In defense of food

Environmental journalist Michael Pollan was in town this week promoting his latest book, In Defense of Food: An Eater’s Manifesto. Screen Shot 2015-12-24 at 11.00.53 AMI’m in awe of people who think big without doing it in the lazy way of relying on generalizations. Pollan clearly knows the science, the advertising, and the culture of food, and he’s a lively speaker as well. The sold-out auditorium was well entertained.

Americans are suffering, says Pollan, from “nutritionism.”

Nutritionism is the idea that the most important thing about a food is the nutrients–as if food is merely a delivery system for nutrients.

One problem with nutritionism is that it makes us forget other perfectly good reasons for eating–like enjoying community around a table or preserving cultural identity (as in keeping kosher) or just enjoying food for pleasure. But god forbid that we eat for pleasure; no, we have to scrutinize our food for calories, nutrients, good fats, bad fats, and so forth.

We’re a nation derived from Puritans, and basically, doing anything animals do–for Puritans–is really difficult.

All this scrutinizing has only gotten us fatter and less healthy.

Since 1980, the dawn of the low-fat diet, every American on average has gained 11 pounds. Why? Because in banning fats, we gave a free pass to snack foods. We’ve binged on carbohydrates and sugar. If you take the fat out of food, you take out the taste, so how do you replace the taste? With sugar.

Another problem with nutritionism is that it’s based on reductive science. To get controlled research results nutritional science isolates nutrients, ripping them from their context. The problem is that nutrients work differently in isolation than they do when cooperating with one another in the context of a complete food. Beta carotene by itself works differently than it does in carrots.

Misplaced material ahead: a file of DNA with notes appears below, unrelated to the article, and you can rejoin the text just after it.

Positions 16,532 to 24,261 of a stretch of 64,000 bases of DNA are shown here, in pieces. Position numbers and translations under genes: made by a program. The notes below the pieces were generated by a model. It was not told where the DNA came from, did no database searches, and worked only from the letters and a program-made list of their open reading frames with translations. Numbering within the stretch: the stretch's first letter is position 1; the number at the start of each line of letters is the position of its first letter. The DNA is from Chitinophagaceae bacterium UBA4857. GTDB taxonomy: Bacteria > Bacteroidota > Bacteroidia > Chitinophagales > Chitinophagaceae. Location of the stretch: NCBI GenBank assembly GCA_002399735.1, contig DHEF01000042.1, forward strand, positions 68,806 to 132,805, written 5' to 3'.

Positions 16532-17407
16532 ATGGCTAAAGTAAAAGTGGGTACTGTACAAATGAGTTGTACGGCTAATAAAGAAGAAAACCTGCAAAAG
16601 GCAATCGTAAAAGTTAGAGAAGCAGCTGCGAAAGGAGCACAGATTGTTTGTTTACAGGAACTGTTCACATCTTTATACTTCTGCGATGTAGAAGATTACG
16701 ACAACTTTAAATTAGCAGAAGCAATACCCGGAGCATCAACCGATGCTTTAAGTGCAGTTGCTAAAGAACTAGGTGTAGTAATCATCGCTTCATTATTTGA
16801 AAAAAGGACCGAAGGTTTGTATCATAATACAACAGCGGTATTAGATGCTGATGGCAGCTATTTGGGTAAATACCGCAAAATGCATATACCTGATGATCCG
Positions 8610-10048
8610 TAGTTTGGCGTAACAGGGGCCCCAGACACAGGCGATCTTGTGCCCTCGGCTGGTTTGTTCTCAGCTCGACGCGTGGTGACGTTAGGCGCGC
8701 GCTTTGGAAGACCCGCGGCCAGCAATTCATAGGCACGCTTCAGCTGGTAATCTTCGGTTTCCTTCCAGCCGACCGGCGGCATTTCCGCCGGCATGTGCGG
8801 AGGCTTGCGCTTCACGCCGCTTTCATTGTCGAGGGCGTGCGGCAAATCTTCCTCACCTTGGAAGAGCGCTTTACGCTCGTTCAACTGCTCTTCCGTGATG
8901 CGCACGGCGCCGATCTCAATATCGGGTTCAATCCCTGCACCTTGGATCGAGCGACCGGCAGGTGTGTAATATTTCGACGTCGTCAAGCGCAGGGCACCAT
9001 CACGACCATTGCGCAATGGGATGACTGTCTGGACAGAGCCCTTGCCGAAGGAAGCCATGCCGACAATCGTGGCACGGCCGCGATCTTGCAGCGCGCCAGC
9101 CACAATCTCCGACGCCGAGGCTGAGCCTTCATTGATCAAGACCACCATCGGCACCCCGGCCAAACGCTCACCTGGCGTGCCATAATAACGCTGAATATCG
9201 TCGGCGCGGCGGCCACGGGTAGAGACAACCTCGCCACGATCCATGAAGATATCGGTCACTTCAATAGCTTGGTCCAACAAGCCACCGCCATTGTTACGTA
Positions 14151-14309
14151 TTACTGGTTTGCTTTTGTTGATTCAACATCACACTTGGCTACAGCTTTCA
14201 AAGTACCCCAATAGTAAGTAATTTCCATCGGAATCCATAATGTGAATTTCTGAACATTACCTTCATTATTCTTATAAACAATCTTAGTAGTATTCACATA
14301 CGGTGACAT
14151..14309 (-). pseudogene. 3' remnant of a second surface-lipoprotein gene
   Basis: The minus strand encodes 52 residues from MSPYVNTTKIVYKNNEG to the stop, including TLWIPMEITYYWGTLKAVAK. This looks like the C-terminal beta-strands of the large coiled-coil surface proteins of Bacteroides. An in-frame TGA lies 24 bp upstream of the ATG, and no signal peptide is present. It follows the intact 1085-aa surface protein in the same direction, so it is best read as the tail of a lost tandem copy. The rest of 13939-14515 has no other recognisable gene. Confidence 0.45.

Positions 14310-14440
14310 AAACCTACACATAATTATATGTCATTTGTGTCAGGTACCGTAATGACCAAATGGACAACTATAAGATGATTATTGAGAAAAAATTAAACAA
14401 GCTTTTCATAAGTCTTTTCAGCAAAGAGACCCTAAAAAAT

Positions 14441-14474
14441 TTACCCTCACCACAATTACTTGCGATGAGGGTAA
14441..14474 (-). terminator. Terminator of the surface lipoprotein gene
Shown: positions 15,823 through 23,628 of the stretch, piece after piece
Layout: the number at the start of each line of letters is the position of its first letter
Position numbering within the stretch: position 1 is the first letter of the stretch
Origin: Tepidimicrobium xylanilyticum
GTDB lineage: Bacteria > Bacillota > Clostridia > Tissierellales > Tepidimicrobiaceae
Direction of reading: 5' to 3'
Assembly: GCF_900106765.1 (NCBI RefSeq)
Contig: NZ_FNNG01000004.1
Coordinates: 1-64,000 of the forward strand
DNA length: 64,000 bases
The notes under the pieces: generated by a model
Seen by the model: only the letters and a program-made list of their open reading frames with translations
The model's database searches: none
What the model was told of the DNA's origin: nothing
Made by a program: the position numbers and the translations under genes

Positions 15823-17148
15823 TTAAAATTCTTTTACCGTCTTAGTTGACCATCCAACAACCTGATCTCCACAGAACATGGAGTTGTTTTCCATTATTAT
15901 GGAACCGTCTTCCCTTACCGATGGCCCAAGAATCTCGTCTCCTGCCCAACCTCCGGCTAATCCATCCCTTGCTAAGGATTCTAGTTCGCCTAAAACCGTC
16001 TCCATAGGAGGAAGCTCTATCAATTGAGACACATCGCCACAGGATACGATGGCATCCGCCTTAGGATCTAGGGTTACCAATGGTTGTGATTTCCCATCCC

The science of nutrition is only in the beginning stages, like surgery was in 1650. If you were living in 1650 and you needed surgery, I’d say, Don’t get up on the table yet!

The last fifteen minutes of his talk were devoted to some simple rules for eating better, all derived from culture–which is, he said, “a fancy word for your mom.” The first rule is simple:

1. Don’t eat anything your great-grandmother wouldn’t recognize.

If it’s yogurt, she would recognize it. If it’s packaged in a bar and sold as a snack food, it’s probably not nearly as good for you.

2. Don’t buy foods with more than 5 ingredients.

Highly processed foods tend to have more ingredients.

3. Don’t shop in the middle of the supermarket.

Buy food at a farmer’s market if possible, but if you do go to a supermarket, stay around the periphery of the store, where the produce, meats, and dairy are displayed.

The stuff in the middle of the store is immortal.  I kept a Twinkie in my office, just to see what would happen, and two years later it was just as soft and squishy as on day 1! It wouldn’t rot. What causes rot? Bacteria and fungi. They’re not interested in foods with little nutrition in them. They know something we don’t! So don’t buy any food that doesn’t rot. Foods that will rot are foods that are more nutritious.

The fourth rule was equally easy to remember:

4. Don’t buy any food you’ve ever seen advertised on TV!

Pollan sums up his food rules this way:

Eat food. Not too much. Mostly plants.

Questions from the audience turned to agriculture, which Pollan has written a lot about, most recently in “Farmer in Chief,” his New York Times Magazine letter from October to the president elect. Many of our problems with food nutrition are linked to the fact that the American food system relies heavily on fossil fuels.